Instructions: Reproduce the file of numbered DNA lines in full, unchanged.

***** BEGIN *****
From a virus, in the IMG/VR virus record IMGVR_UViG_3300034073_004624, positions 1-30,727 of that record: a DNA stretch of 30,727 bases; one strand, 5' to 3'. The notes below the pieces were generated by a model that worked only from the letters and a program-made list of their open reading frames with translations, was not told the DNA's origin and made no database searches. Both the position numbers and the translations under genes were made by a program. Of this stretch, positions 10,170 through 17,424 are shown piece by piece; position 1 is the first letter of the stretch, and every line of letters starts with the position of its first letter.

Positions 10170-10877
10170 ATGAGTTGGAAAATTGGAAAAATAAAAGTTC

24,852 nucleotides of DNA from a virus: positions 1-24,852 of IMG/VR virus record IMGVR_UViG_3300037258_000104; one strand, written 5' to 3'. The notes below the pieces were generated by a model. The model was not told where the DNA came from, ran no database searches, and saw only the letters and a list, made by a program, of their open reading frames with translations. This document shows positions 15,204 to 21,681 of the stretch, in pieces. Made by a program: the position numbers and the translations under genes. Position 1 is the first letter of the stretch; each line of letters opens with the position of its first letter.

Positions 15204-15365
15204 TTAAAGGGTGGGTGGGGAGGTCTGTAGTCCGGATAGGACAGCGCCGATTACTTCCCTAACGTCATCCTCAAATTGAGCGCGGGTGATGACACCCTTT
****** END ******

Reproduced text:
From a virus, in the IMG/VR virus record IMGVR_UViG_3300034073_004624, positions 1-30,727 of that record: a DNA stretch of 30,727 bases; one strand, 5' to 3'. The notes below the pieces were generated by a model that worked only from the letters and a program-made list of their open reading frames with translations, was not told the DNA's origin and made no database searches. Both the position numbers and the translations under genes were made by a program. Of this stretch, positions 10,170 through 17,424 are shown piece by piece; position 1 is the first letter of the stretch, and every line of letters starts with the position of its first letter.

Positions 10170-10877
10170 ATGAGTTGGAAAATTGGAAAAATAAAAGTTC

24,852 nucleotides of DNA from a virus: positions 1-24,852 of IMG/VR virus record IMGVR_UViG_3300037258_000104; one strand, written 5' to 3'. The notes below the pieces were generated by a model. The model was not told where the DNA came from, ran no database searches, and saw only the letters and a list, made by a program, of their open reading frames with translations. This document shows positions 15,204 to 21,681 of the stretch, in pieces. Made by a program: the position numbers and the translations under genes. Position 1 is the first letter of the stretch; each line of letters opens with the position of its first letter.

Positions 15204-15365
15204 TTAAAGGGTGGGTGGGGAGGTCTGTAGTCCGGATAGGACAGCGCCGATTACTTCCCTAACGTCATCCTCAAATTGAGCGCGGGTGATGACACCCTTT